Gospel Gazette Online
Volume 21 Number 9 September 2019
Page 11

Where Do We Fit into
the Account of the Bible?

George McNulty

When we read the majestic Word of God, filled with the accounts of creation, along with great battles and wars fought across physical and spiritual planes, when we consider the deep things of reality and the greatness of God, is it any wonder that we may ask, “Where do we fit into all of this?” Indeed, do we fit in the narrative at all? Well, since what the Holy Bible says is what matters, it is the only authority on which we base our beliefs. The Word of God reveals that we are, indeed, a part of the story of the ages.

In the Gospel, we are told that the Son of man came to save that which was lost (Matthew 18:11). These words alone show God’s practical concern for His creation. It matters to Him that “all have sinned and come short of the glory of God” (Romans 3:23). God, in His wisdom, compassion and love, through the apostle Paul, warned of the consequences of sin. “For the wages of sin is death.” Yet, He does not leave us without hope, for “the gift of God is eternal life through Jesus Christ our Lord” (Romans 6:23).

God’s Word says, “Even so we, when we were children, were in bondage under the elements of the world; but when the fulness of the time was come, God sent forth his Son, made of a woman, made under the law, to redeem them that were under the law, that we might receive the adoption of sons, And because ye are sons, God hath sent forth the Spirit of his Son into your hearts, crying, Abba, Father” (Galatians 4:3-6). We were in slavery to the darkness of this world, and sin divided us from our loving Creator. Here, the apostle Paul told us of this new exodus, not from Egypt of old, but from the crushing oppression of sin. Like the original act of God’s providence, which tells us that upon the liberation from slavery in Egypt, “a mixed multitude went up also with them” (Exodus 12:28), we of every nation can participate in this wonderful victory.

John clearly showed this in Scripture. “After this I beheld, and, lo, a great multitude, which no man could number, of all nations, and kindreds, and people, and tongues, stood before the throne, and before the Lamb, clothed with white robes, and palms in their hands” (Revelation 7:9). Here we see a mixed multitude before God’s mighty throne, their white robes declaring their cleanliness and purity before Him.

So, where do we fit in the story? At the very heart of it! Christ left His throne because He loved us. The original exodus fulfilled God's promises made to our spiritual father Abraham (Genesis 15:16), but the exodus of which we are a part is far greater, because it liberates us from the bondage to sin and promises us a home in Heaven with our deliverer, the Lord Jesus Christ. In His loving promise found in the Gospel account of John, we find, “Let not your heart be troubled: ye believe in God, believe also in me. In my Father’s house are many mansions: if it were not so, I would have told you. I go to prepare a place for you. And if I go and prepare a place for you, I will come again, and receive you unto myself; that where I am, ye may be also” (John 14:1-3).

Isn’t it a wonderfully comforting thought to know that we matter to our loving God? He wants us to be with Him. He wants to provide for us and give us an everlasting home with Him. We are part of the greatest story ever told, and one of the most wonderful things about it is that it is a true story. Most encouraging of all is the fact that His love for you and me is the very motivation for the blessed provision of salvation offered to all.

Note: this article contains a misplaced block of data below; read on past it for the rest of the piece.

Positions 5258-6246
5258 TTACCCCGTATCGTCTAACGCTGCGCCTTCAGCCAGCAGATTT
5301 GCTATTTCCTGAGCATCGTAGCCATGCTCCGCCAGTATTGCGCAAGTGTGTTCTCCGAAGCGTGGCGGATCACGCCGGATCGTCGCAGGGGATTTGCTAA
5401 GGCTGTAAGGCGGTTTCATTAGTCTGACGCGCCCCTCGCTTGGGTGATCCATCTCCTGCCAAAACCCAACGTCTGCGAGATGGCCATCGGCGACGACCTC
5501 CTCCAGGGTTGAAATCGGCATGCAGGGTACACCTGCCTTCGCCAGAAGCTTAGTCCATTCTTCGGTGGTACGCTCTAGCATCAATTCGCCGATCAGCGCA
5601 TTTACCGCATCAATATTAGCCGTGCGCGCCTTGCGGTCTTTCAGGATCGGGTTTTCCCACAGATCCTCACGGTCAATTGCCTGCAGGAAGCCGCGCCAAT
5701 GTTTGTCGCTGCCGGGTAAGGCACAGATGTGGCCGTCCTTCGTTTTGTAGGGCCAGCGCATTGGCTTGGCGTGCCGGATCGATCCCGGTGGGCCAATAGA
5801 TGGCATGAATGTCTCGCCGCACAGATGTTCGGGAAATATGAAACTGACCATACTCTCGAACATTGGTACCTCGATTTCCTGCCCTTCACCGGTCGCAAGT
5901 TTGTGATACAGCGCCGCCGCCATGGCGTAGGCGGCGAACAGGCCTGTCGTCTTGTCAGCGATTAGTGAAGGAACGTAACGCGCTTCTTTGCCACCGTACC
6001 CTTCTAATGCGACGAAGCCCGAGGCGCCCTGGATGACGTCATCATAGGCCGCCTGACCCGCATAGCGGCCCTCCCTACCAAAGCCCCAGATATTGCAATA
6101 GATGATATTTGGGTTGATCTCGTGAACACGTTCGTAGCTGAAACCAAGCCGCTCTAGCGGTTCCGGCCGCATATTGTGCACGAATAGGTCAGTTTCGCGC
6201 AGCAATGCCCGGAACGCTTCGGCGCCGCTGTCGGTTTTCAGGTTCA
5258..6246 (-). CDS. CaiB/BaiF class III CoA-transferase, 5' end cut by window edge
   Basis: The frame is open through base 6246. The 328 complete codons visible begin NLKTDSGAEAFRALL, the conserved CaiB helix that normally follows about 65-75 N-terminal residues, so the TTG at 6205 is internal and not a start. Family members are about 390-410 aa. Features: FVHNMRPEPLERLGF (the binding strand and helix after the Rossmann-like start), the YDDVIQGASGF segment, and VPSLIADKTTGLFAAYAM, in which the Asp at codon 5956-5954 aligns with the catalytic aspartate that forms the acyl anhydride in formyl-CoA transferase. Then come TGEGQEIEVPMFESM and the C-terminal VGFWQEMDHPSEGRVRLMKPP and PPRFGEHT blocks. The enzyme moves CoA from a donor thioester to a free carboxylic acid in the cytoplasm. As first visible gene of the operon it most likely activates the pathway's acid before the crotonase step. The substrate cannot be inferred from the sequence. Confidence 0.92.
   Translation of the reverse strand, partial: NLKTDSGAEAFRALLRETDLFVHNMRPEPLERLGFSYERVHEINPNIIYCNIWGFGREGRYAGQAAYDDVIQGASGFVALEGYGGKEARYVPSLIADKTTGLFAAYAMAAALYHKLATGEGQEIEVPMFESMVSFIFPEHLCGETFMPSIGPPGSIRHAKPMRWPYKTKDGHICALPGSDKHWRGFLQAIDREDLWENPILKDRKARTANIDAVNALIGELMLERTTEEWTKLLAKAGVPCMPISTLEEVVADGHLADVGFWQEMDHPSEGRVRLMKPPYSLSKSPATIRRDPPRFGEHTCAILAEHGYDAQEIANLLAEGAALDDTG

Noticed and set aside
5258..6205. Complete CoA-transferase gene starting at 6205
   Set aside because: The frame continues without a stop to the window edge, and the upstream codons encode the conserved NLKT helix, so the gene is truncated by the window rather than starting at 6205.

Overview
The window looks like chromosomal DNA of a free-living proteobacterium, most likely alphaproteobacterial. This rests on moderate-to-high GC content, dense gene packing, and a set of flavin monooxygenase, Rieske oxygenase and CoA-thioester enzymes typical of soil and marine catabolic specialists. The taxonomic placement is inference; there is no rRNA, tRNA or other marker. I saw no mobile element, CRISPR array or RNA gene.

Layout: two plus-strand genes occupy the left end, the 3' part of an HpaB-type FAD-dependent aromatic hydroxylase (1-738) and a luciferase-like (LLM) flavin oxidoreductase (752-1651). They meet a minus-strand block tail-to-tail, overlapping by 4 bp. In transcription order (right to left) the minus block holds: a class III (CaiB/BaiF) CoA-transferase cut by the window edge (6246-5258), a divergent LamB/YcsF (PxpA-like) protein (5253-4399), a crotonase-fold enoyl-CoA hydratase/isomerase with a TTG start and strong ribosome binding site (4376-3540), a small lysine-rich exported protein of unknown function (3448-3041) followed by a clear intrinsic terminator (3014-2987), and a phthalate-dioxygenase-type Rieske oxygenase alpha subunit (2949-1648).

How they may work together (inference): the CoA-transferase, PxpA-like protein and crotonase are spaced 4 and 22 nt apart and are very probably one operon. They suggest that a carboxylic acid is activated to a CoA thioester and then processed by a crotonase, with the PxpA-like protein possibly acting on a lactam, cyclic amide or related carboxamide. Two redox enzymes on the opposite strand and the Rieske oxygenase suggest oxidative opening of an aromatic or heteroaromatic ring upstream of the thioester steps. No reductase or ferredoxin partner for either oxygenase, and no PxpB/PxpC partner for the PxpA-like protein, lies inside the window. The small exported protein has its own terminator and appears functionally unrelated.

The Sacrifice for Sins

Aaron Cozort

God’s incredible love for man surpasses all our understanding. We can substitute our feelings for what we think God might have felt. We can imagine what we would do for our child to save him, and we can imagine what we might do for other people’s children to redeem them. However, we cannot reach the level of understanding necessary to comprehend what God did and has done for us. Jesus told Nicodemus, “…even so must the Son of Man be lifted up, that whoever believes in Him should not perish but have eternal life. For God so loved the world that He gave His only begotten Son, that whoever believes in Him should not perish but have everlasting life. For God did not send His Son into the world to condemn the world, but that the world through Him might be saved” (John 3:14b-17).

The atoning sacrifice could neither be an angel nor any other member of the heavenly host. All were insufficient. It could not be a man—all humanity is flawed by sin. It could not be an animal, for the blood of bulls and goats could never take away sin. The only propitiatory sacrifice had to be God Himself, but it wasn’t enough for it to be God. Not only was there a need for a sacrifice, but there was also need for a Mediator—someone who could bridge the separation between humanity and the Father. The sacrifice had to be the Son (Matthew 20:28; Mark 9:12; John 1:14; Romans 1:3-4; 8:3; Hebrews 10:1-2).

When Jesus came, He lived to be a sacrifice for humanity. He lived flawlessly in terms of righteousness, living without sin (Hebrews 4:14-15) and without guile (1 Peter 2:22). Jesus overcame the temptations of Satan, and the temptations of humanity were answered (Matthew 4:1-11; John 8:1-11). He lived as no one else has ever, nor will ever, live. Moreover, He did so for you and me so that He could defeat our greatest enemies—Satan and Death (Hebrews 2:14).

Did Jesus have to do this? Was it beyond His choice, or was He forced to obey? No. Instead, “he humbled Himself and became obedient to the point of death, even the death of the cross” (Philippians 2:8b). Let us live in view of the cross and the “…Lamb as though it had been slain…” (Revelation 5:6) because He died for our transgressions and was bruised for our iniquity.

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